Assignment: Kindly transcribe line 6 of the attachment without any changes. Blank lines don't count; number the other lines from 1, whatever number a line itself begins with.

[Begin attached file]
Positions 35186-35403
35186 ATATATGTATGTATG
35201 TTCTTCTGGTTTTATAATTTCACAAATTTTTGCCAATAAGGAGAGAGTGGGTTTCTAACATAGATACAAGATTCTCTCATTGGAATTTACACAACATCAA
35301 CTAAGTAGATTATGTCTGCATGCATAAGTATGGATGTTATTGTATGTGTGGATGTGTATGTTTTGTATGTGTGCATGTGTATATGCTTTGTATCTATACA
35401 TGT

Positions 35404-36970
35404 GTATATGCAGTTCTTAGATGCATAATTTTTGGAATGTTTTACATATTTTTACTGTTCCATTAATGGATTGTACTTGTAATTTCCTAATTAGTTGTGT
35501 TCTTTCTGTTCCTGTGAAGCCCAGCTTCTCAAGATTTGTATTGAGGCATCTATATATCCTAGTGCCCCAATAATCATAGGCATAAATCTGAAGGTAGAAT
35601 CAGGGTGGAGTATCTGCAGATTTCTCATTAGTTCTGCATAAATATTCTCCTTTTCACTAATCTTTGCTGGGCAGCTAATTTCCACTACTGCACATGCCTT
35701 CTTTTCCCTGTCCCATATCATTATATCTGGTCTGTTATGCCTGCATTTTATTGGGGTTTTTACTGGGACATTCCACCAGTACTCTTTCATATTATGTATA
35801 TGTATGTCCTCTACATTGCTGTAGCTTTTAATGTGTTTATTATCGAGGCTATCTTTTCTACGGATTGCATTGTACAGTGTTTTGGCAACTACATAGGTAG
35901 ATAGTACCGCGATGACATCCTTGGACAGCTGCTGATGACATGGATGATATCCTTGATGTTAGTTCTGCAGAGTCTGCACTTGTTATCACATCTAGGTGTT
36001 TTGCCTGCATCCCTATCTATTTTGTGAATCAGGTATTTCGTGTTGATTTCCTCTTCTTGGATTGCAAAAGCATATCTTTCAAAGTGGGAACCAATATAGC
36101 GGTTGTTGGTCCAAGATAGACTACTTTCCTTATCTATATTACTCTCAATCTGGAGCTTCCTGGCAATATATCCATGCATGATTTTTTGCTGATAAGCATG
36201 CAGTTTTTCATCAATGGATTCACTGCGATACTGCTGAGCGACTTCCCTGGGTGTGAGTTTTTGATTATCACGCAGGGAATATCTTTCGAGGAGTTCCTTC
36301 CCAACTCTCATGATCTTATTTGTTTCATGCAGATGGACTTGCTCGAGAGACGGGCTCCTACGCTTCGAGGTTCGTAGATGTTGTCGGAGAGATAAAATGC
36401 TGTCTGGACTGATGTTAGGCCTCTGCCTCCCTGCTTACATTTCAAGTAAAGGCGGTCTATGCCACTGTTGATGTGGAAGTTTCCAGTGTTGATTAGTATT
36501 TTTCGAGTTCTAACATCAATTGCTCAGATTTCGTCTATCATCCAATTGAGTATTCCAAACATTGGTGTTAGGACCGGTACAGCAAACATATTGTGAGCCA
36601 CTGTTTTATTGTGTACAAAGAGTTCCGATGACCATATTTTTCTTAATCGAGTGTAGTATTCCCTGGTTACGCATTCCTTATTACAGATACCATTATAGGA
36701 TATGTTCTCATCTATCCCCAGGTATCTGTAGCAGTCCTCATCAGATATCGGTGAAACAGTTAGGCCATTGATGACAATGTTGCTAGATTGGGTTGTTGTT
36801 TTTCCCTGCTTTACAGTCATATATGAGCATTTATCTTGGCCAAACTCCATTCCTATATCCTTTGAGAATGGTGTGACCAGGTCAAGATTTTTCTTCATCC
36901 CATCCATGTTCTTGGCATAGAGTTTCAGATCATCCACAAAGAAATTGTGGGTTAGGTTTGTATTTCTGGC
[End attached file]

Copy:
Positions 35404-36970